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Funnel and Hubspot Flywheen

Funnel and Hubspot Flywheel

For decades we’ve been talking about funnels – or hoppers – to talk about how we manage sales, especially in B2B circles. Marketing throws leads into the top of the funnel, perhaps helps leads advance down the funnel, and sales pushes them down through the bottom until they emerge out of the funnel as a customer, a sale. It’s also assumed that the funnel has holes in the sides, since leads and opportunities get qualified out or are lost during their journey, but that’s not really talked about and not what I’m talking about either.

Then there’s the flywheel. The flywheel analogy and image is a Hubspot creation, – at least I think they originated it – and aims to better integrate the customer, ideally the delighted customer, into the selling process from an advocacy point of view. After all, with the funnel, once the opportunity emerges as a customer there’s not a natural way for it to come back into the funnel as a repeat customer or as an influencer to a new customer.

I like the flywheel approach, although I prefer a wheel analogy myself, and I can see where they’re going with the idea that a flywheel increases in speed due to the rotational energy of delighted customers feeding fuel to the marketing and sales engine.

Hubspot acknowledges that you still need funnels in a business that measures its success, and argues that you can put funnels within the various stages of the flywheel. That doesn’t seem particularly elegant and they don’t even try to present it visually. But, viewing your customer’s buying journey as a circle rather than a straight line certainly helps you keep your focus on developing your existing business and leveraging customers to bring in new business.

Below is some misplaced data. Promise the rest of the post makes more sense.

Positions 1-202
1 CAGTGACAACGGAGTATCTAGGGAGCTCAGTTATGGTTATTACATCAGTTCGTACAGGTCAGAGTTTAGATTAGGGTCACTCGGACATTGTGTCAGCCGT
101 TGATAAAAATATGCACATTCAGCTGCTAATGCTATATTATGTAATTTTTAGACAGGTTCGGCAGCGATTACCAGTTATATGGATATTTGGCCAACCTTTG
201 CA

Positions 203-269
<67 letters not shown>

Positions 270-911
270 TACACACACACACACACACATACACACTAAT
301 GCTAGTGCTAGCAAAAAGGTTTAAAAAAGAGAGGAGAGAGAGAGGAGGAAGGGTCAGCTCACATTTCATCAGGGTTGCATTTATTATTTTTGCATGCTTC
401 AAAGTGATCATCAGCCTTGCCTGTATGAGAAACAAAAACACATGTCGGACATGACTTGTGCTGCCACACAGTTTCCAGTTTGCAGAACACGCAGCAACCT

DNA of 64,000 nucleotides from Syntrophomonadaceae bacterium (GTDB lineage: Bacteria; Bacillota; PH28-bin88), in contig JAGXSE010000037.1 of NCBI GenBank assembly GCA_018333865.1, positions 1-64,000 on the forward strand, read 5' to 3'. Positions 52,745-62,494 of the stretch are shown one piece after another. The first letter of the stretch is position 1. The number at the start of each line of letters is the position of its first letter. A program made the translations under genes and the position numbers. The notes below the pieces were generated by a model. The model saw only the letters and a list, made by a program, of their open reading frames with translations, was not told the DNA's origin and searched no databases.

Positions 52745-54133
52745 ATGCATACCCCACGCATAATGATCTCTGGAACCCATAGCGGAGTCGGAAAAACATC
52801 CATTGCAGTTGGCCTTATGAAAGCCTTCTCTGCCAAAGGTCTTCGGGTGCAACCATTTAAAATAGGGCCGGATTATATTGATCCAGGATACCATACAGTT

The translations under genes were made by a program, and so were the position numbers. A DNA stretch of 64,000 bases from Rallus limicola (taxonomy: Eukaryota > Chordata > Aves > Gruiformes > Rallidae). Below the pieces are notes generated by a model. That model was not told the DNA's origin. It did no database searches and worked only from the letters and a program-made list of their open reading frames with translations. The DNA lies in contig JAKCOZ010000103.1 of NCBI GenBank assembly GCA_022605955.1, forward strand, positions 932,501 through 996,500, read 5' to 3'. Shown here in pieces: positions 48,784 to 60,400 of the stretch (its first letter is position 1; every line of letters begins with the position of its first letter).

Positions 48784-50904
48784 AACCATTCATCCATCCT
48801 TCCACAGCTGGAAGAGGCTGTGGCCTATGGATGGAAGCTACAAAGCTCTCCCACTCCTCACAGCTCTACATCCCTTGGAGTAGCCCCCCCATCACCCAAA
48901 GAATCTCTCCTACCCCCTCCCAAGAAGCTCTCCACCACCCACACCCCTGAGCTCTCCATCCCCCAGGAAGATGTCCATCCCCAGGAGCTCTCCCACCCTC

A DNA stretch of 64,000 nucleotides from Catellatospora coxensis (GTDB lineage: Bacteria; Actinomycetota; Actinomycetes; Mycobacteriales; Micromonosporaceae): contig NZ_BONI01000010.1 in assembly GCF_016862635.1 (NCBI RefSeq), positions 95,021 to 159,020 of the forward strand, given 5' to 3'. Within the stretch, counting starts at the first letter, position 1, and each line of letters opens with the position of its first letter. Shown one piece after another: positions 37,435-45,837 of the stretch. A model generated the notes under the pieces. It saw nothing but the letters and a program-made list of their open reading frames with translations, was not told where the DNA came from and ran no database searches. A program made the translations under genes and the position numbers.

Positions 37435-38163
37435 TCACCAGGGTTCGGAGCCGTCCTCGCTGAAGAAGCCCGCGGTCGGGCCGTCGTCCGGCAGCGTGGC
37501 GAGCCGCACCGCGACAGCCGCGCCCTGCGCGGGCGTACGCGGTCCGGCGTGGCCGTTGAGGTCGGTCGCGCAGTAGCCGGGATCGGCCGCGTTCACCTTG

Apparently it takes between 12 and 17 touches before a prospect engages with you. A touch being a call attempt, voicemail, email, ping and so on. I’ve heard varying numbers around that, but in any event it’s a lot. And there’s a load of reasons why they don’t engage with you before then:

  • They’re not interested
  • They’re not around
  • They’re too busy
  • They have other priorities

Even if you happen to pique their interest, still they might not respond, which is for another reason:

  • They can’t retain anything!

Your average crazy busy prospect is so busy skim-reading everything that even if they do want to act on something but don’t do it right away, they forget about it. Even if they have a vague recollection of something they wanted to act on, they can’t remember who the email was from or what the subject line might have been.

So you have to absolutely catch them with good topics and good timing, when they can follow the AIDA process through in one go. Awareness – see the email; Interest – read it and be engaged; Decision – decide to take action; Action – they actually take action, in your favour, hopefully.

17 touches…